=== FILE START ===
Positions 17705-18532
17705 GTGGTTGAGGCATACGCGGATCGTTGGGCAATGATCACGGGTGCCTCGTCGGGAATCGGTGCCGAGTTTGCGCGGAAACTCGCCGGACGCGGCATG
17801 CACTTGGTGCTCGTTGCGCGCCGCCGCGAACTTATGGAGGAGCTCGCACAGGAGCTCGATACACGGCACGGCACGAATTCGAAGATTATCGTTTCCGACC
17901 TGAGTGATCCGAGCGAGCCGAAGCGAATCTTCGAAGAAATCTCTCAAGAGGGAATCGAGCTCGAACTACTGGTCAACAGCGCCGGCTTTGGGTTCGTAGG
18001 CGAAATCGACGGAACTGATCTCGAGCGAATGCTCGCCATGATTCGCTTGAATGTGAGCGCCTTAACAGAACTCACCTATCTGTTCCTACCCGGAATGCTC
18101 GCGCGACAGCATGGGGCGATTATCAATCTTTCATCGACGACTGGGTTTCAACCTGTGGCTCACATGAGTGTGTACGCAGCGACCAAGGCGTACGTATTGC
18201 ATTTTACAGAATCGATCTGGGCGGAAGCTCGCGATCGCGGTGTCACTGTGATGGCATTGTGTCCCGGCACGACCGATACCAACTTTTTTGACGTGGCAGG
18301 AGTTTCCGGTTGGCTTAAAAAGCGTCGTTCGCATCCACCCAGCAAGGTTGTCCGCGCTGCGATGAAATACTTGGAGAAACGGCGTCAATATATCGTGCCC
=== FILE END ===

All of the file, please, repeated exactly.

Positions 17705-18532
17705 GTGGTTGAGGCATACGCGGATCGTTGGGCAATGATCACGGGTGCCTCGTCGGGAATCGGTGCCGAGTTTGCGCGGAAACTCGCCGGACGCGGCATG
17801 CACTTGGTGCTCGTTGCGCGCCGCCGCGAACTTATGGAGGAGCTCGCACAGGAGCTCGATACACGGCACGGCACGAATTCGAAGATTATCGTTTCCGACC
17901 TGAGTGATCCGAGCGAGCCGAAGCGAATCTTCGAAGAAATCTCTCAAGAGGGAATCGAGCTCGAACTACTGGTCAACAGCGCCGGCTTTGGGTTCGTAGG
18001 CGAAATCGACGGAACTGATCTCGAGCGAATGCTCGCCATGATTCGCTTGAATGTGAGCGCCTTAACAGAACTCACCTATCTGTTCCTACCCGGAATGCTC
18101 GCGCGACAGCATGGGGCGATTATCAATCTTTCATCGACGACTGGGTTTCAACCTGTGGCTCACATGAGTGTGTACGCAGCGACCAAGGCGTACGTATTGC
18201 ATTTTACAGAATCGATCTGGGCGGAAGCTCGCGATCGCGGTGTCACTGTGATGGCATTGTGTCCCGGCACGACCGATACCAACTTTTTTGACGTGGCAGG
18301 AGTTTCCGGTTGGCTTAAAAAGCGTCGTTCGCATCCACCCAGCAAGGTTGTCCGCGCTGCGATGAAATACTTGGAGAAACGGCGTCAATATATCGTGCCC